ELORA, ON — Robert Shepherd made his 2000th trip to the winners circle on September 23 at Grand River Raceway. The Cambridge, ON resident entered the card with 10 drives and three wins shy of the milestone. J M Regal set the course for Shepherd in race three with a one-length score from post seven for Link Stable and trainer Nick Gallucci. Autodynamic put the 33-year-old reinsman one step closer as he guided the trotter, in race five, to his second season win for trainer William Walter who co-owns with Linda Rumney. It was Johnny Prine Tyme in race nine who granted Shepherd the relief he sought. “It was nice to get it done in this race,” Shepherd said in a post-race interview. “Takes the pressure off for when I race my own horse tonight in the eleventh.” The two-length victory was the pacer’s second consecutive score with Shepherd, in a new career best of 1:57. David Brown owns and trains the homebred sophomore. Shepherd’s first career win came in 1999 at the age of 19 at Charlottetown Driving Park in his native PEI with Whattheblazes, a chestnut pacer trained by his father Harold. Ten years later in 2009, he hit his 1000th win with Secret Lives at Georgian Down. “I’d say my most memorable win was with The Bruster in the 2004 Nat Christie,” he recalled. Then 24, the $120,000 race at Stampede Park was Shepherd’s first major stake win, and came just two years after relocating to the west. He relocated to Ontario a few years later and quickly established himself as one of the province’s top reinsmen. Shepherd is a winner of $15 million in career purse earnings. Kelly Spencer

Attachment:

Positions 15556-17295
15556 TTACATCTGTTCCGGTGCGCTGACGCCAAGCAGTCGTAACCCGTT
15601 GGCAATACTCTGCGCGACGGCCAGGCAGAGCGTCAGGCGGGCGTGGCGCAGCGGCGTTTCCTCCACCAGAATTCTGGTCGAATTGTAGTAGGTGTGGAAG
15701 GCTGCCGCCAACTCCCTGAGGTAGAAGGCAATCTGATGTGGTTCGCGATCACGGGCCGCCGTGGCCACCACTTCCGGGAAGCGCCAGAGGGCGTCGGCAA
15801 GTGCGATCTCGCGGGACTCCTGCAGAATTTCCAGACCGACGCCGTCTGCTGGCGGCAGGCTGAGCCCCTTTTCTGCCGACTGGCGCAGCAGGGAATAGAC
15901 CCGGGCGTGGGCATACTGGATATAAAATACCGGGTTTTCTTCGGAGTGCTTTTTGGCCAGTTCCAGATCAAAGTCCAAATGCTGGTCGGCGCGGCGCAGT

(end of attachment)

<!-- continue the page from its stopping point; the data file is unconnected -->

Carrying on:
ELORA, ON - Moms Apple Pie jumped to the top of the three-year-old trotting filly point standings with her third Grassroots win of the season on Friday evening, circling the Grand River Raceway oval in 1:58.3. With Robert Shepherd in the race bike the Striking Sahbra daughter sprinted past Cardio Pump in the stretch to snatch the half-length victory from the pacesetter. I Like My Kaddy rounded out the top three. Bill Budd conditions Moms Apple Pie for William Dixon of Caledon and has sent the filly out 11 times this season, watching her post three wins, two seconds and $41,460. Friday's triumph boosted her Grassroots point tally to 200, 13 more than former division leader Muscle Magic. Wind Stroll posted the quickest mile of the five Grassroots divisions, stopping the Grand River teletimer at 1:57.2 in Race 2. Jean Bernard Renaud piloted the Muscle Mass daughter to the win, her third in four Grassroots starts. Julie Walker trains Wind Stroll for Tony Holmes and Walter Zent of Lexington, KY and will be prepping the winner of $63,900 for the Sept. 21 Grassroots Championship. Hetties Honey heads into the post season tied for third with Wind Stroll after recording a 2:00.4 win in the fourth $18,000 division. The Duke Of York daughter and driver Larry Small cruised home four and one-half lengths ahead of the their peers to the delight of trainer Mario Macri and owner Harness Horsepower Inc. of Campbellville. The other two Grassroots divisions went to Standing My Ground and Be Winnin, both clocked in 1:59.2, but the 50 points they earned from the effort were not enough to propel either filly into one of the 10 berths available in the Sept. 21 Grassroots Championships. Grassroots action continues at Grand River Raceway on Monday, Sept. 9 with six divisions for the two-year-old trotting colts. Post time for the first race is 7:05 pm. For complete results For up to date point standings, race replays, and more. Sandra Snyder